The Leaderboard: Nyan Tun

The Leaderboard profiles the people behind the policies of the Asia-Pacific. This post features Nyan Tun the recently sworn in Vice President of the Union of Myanmar.

Who is he?

Admiral Nyan Tun was previously named commander-in-chief of the navy in 2008, and is seen as a moderate and pro-reform. He is a graduate of Myanmar’s elite Defense Services Academy, and was noted for traveling abroad as the head of the navy.

Why is he in the news?

Mr. Nyan Tun was sworn in as Myanmar’s vice president on August 15, 2012. He replaces Tin Aung Myint Oo, who was seen as a hardliner and resigned in July, officially due to health reasons. There was speculation that he disagreed with President Thein Sein’s reform policies, which led to his departure. Tin Aung Myint Oo’s resignation and Nyan Tun’s subsequent nomination demonstrates the shrinking representation of those who were close to Than Shwe, the former leader of Myanmar’s military junta, in Myanmar’s top government spots.

What can we expect from him?

Vice President Nyan Tun was nominated by military appointed parliamentarians, who make up 25 percent of the legislature and have the right to nominate one of Myanmar’s two vice presidents. The other is selected by the upper house. The vice presidency is principally ceremonial; however he will sit on the National Defense and Security Council and Finance Commission.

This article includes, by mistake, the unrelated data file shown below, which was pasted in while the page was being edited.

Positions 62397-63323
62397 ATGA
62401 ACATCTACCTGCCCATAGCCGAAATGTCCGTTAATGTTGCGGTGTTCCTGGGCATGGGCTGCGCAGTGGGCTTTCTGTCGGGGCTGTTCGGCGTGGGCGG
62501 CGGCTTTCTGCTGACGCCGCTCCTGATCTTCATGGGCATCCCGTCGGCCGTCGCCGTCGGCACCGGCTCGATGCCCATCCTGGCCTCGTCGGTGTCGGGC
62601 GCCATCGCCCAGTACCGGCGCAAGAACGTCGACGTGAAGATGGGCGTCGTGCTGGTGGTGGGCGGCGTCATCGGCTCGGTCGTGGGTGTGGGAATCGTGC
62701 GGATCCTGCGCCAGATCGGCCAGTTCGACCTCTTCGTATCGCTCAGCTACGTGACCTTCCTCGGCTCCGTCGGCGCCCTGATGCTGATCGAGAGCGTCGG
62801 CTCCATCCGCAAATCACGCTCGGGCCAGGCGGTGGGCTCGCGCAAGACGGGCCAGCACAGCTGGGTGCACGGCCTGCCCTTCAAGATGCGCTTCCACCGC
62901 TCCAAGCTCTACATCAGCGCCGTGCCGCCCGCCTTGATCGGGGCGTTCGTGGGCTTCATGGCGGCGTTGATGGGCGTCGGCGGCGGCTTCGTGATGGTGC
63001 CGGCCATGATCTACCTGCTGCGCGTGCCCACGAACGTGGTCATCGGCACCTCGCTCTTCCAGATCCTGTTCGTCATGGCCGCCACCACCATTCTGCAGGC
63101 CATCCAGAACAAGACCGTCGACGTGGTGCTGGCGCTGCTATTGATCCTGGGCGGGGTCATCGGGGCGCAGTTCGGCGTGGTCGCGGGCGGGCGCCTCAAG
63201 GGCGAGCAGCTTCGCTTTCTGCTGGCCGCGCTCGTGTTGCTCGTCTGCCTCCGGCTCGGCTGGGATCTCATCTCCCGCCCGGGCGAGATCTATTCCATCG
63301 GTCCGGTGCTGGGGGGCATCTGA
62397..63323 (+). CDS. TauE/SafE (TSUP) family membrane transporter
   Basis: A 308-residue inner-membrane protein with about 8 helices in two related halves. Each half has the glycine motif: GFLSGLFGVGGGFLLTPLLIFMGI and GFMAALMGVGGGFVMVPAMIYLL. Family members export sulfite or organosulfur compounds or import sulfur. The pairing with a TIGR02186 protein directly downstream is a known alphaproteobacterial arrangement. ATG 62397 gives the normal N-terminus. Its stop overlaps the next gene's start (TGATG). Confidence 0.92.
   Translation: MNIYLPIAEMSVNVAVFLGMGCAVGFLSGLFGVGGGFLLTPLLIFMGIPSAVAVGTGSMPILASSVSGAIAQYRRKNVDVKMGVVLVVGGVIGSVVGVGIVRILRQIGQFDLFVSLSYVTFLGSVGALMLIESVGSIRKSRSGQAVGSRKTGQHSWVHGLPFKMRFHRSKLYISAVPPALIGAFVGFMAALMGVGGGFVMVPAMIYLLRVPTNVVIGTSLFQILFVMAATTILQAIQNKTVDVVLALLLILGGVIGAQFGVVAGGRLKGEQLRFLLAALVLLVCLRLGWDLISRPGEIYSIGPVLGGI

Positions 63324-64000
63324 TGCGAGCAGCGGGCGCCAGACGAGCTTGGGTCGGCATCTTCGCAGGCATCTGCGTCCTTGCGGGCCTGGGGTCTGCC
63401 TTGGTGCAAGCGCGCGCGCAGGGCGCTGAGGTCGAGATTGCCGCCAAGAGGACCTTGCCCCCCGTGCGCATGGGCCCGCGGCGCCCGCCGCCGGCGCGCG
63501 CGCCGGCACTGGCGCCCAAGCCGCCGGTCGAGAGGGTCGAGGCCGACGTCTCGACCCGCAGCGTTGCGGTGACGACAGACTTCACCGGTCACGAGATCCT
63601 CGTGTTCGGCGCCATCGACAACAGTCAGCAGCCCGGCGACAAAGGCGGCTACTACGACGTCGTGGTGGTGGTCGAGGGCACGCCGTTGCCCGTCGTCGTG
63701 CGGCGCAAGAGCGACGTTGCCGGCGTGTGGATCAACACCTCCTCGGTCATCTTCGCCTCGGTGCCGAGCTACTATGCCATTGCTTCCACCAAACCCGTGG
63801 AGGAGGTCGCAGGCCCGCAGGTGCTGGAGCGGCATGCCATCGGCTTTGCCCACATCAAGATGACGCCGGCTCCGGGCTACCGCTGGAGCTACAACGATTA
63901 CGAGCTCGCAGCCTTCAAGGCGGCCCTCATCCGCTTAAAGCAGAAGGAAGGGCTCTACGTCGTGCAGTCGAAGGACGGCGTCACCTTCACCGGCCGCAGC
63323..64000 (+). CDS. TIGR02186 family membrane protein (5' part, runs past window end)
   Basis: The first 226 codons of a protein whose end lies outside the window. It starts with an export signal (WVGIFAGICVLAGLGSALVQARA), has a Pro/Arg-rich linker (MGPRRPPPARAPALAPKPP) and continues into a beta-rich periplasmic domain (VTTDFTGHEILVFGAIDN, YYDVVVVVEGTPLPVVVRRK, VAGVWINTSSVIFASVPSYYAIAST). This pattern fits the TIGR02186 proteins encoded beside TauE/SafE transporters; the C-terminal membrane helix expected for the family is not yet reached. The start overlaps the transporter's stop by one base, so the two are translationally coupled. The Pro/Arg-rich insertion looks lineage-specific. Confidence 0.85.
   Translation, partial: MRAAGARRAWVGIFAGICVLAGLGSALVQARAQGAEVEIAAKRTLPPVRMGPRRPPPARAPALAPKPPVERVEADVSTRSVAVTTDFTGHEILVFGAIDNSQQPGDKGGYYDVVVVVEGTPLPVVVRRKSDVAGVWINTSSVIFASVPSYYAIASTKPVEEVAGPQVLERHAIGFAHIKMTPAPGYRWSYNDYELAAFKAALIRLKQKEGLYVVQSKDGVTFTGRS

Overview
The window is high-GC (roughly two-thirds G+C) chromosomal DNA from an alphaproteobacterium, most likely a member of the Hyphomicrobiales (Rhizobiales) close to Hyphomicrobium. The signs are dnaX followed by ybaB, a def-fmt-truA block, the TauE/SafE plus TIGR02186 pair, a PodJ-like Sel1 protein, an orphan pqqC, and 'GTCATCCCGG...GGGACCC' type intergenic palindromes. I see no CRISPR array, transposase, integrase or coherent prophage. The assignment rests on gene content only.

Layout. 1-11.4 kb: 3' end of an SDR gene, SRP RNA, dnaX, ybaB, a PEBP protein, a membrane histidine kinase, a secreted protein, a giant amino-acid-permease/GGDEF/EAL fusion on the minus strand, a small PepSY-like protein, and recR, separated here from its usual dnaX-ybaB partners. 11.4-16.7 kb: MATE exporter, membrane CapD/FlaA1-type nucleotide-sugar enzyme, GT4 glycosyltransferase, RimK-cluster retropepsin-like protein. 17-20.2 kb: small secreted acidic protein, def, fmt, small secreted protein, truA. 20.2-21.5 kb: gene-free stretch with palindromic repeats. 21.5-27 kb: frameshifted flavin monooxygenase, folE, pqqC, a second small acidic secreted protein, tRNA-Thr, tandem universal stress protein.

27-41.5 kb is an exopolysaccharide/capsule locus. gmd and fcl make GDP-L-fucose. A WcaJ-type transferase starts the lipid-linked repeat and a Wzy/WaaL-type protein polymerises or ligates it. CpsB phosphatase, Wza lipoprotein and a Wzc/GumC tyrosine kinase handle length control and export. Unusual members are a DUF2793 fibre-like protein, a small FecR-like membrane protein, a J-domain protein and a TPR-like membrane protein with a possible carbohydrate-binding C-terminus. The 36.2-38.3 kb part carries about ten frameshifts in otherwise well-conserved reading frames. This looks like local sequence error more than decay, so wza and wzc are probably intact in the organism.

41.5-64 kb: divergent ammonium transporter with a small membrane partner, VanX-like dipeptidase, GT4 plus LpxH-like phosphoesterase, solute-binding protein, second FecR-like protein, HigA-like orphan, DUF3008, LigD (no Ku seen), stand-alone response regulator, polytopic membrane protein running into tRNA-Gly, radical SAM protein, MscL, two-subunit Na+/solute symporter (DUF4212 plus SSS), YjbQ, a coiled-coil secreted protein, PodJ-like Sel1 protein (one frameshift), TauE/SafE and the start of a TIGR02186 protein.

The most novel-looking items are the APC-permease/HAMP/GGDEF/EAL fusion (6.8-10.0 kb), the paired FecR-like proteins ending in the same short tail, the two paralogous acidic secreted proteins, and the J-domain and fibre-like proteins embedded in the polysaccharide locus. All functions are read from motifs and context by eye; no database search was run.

If he is a moderate and pro-reform, his appointment should be a boon to President Thein Sein as he continues to restructure Myanmar. An anonymous military parliamentarian described Nyan Tun as “quiet” and “flexible,” and another source said he would be able to advise Thein Sein on regional issues.

It was previously believed that retired general and Yangon Region Chief Minister Myint Swe would receive the nomination. Under Myanmar law, the president and two vice presidents cannot have a close relative who holds foreign citizenship; Myint Swe’s son holds an Australian passport. That Myint Swe was not nominated can been seen positively, as it demonstrates a commitment to rule of law, however supporters of Aung San Suu Kyi had hoped his nomination would pave the way for her nomination in 2015 as a presidential candidate, as her late husband held U.K. citizenship.


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